About the Book

Title: Wicked and the Wallflower (The Bareknuckle Bastards #1)
Brazen and the Beast (The Bareknuckle Bastards #2)
Published: 2018

Friends, lovers, earls and countesses, welcome to Part Deux of FYA’s Grown-Up Guide to Romance Novels, a four-week series during the horniest month. After we met-cute last year, y’all were screaming for more, and we couldn’t leave you unsatisfied. So we’re back to explore even more bodies of work from some of our favorite romance authors. We’re getting down and dirty with a new author or series each week in February, and we hope you’ll join us for a good time.

The Bareknuckle Bastards series by Sarah MacLean
Sub-genre: Regency
What To Expect: Take A Walk On The Dark Side, Soap Opera Levels Of Drama, Betrayal And Bastards, Lost Love, Rejection Of The Rich

The Deal:

The Duke of Marwick is a real dick. He fathered three sons with three different women, who all miraculously gave birth on the same night (his actual wife also gave him a daughter that same month, but she was actually another man’s love child!). With no proper “male” heir to his name, a decade later the Duke decides to bring his children together to force them to compete for the title. These tortured children are now broken adults: three of them banded together to become the Kings and Queen of Covent Garden, while the other inherited the dukedom and a whole lot of baggage.

From Fancy Dress To Fabio:

This series is all OVER the fancy dress trend. The bright, cotton-candy-esque colors do draw the eye, as do the defiant and direct looks each woman is giving the reader. There are no shrinking violets here. I feel like the cover artist’s notes were: make it fancy dress but empowering. Nailed it!

Wicked and the Wallflower (The Bareknuckle Bastards #1)

Meet Cute:

Lady Felicity Faircloth used to be the talk of the ton, but now she’s shunned by those she once called “friend”. Devil (yes, his nickname is Devil) is the bastard son of a dead duke who now rules a criminal empire with his brother and sister. The two meet on a dark balcony as Felicity seeks escape from the jerks at the fancy ball she’s attending and Devil attempts a break-in to mess with his other brother, the Duke. He’s never met someone from the gentry who is so down-to-earth; she’s never met someone so sexy from the wrong side of town. But despite his interest, Devil has no qualms about using Felicity as a pawn to get what he wants…at first.

The Leading Lady:

Felicity’s goals at the start of the book are kind of short-sighted: she has to secure a rich husband to restore her family fortunes and social status so she can get back to the life she’s always known. But she’s never spent much time in dark alleys and with the common folk, and she’s learning that dangerous-but-kind is one of her turn-ons.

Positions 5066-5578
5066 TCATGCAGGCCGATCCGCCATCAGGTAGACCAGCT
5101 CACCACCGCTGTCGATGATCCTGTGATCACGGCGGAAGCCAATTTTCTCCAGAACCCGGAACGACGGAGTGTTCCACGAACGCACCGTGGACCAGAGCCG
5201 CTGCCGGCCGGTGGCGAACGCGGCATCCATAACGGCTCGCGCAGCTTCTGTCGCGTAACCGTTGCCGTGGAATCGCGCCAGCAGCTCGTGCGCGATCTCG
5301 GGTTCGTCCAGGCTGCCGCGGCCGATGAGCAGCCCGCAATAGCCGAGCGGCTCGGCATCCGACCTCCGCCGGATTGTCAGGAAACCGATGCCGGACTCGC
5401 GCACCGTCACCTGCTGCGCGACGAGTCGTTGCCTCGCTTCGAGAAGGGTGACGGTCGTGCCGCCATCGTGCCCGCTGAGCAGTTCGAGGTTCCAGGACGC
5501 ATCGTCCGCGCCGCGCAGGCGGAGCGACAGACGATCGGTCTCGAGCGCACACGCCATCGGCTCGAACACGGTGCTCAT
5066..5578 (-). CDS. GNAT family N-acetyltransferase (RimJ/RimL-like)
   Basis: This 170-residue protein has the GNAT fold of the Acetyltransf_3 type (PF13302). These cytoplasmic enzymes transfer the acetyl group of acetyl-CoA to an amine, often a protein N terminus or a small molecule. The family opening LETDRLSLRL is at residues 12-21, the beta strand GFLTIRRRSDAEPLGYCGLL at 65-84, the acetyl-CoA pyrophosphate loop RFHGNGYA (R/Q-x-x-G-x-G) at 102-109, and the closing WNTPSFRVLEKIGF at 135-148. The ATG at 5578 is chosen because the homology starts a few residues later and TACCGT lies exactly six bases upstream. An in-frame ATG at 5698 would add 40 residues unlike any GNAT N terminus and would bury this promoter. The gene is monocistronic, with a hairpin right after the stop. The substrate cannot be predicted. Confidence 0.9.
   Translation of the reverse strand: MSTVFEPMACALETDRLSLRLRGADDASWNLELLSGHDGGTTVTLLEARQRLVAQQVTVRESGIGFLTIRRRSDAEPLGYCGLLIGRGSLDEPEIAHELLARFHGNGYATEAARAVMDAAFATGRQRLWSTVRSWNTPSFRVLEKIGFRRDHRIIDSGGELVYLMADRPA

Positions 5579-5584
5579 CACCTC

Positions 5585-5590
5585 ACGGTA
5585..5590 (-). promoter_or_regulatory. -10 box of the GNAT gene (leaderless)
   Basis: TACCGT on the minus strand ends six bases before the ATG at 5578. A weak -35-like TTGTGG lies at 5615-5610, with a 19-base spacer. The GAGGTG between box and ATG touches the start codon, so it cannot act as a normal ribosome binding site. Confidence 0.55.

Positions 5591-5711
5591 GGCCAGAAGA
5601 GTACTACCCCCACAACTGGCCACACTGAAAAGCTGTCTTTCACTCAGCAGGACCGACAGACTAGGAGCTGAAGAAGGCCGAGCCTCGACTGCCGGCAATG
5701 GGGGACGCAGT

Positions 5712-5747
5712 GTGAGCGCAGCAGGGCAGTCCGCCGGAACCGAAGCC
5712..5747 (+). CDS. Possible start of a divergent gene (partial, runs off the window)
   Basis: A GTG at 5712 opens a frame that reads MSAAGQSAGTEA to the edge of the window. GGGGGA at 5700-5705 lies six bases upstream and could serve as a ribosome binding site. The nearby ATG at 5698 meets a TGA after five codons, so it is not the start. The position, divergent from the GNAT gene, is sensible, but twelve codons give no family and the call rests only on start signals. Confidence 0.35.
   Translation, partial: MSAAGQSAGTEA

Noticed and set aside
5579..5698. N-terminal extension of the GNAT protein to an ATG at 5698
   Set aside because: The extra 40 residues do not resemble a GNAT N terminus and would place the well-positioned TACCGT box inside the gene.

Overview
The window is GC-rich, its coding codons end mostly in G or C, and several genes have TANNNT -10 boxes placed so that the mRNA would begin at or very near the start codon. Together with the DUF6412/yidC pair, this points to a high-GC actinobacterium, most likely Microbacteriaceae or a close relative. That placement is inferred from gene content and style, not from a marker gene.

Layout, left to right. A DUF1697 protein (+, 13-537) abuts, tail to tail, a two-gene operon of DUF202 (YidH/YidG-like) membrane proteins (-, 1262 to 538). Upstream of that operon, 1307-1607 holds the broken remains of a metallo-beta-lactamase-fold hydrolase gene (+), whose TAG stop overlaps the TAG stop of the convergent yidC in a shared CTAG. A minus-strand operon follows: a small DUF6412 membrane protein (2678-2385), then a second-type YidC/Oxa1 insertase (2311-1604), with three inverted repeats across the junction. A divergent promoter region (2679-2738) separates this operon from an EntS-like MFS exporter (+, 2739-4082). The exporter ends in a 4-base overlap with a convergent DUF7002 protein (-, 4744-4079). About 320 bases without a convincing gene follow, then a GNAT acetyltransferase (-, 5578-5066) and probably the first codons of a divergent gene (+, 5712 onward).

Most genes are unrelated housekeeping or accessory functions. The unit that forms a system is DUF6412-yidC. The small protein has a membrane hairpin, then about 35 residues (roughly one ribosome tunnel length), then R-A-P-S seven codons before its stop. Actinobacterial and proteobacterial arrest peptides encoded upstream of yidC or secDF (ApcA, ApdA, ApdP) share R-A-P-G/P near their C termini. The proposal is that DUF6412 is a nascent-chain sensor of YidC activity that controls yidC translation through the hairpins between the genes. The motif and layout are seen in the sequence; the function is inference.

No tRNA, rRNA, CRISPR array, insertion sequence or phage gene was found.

The Leading Man:

Devil is obsessed with righting the wrongs his shitty dad and his betraying brother did to him years ago. While he may be the Devil of Covent Garden, he’s got a heart-of-gold when it comes to the people in his employ. He’ll be trying all throughout the novel to convince himself that he’s no good for Felicity, that she’s just a means to an end, but we all know how well that works…

Risque Ranking: 9

Like many Regency novels that feature phrases like “rogues” and “twenty-six-year-old spinsters”, MacLean is all in on the fair maiden and the devilish cad trope. Felicity is looking to marry a Duke, for reasons, but she doesn’t mind getting some much-desired experience with a sexy criminal first. MacLean’s kissing bits were sexy without being too overwrought or silly with euphemisms, so you might say it hit all the right spots.

Ms. Perky’s Prize for Purplest Prose:

We had two:

“What she was asking. “I want—”

“I know,” he replied, rocking against her, letting her taste the pleasure he could give her. She quickly got the hang of it, and Devil let her use him. He growled and sucked deeper, loving the cry she let loose against his hair as he worked her with tongue and lips. As she worked herself on him. She was fire.

And he was aflame.”

and

“She was so sweet, heady and lush and soft like that spun sugar from all those years ago. She was sin and sex and freedom and pleasure and something more and something worse, and he was lost in the feel of her lips and the taste of her when she opened to him like she’d been waiting her whole life for him.”

Was It Good For You?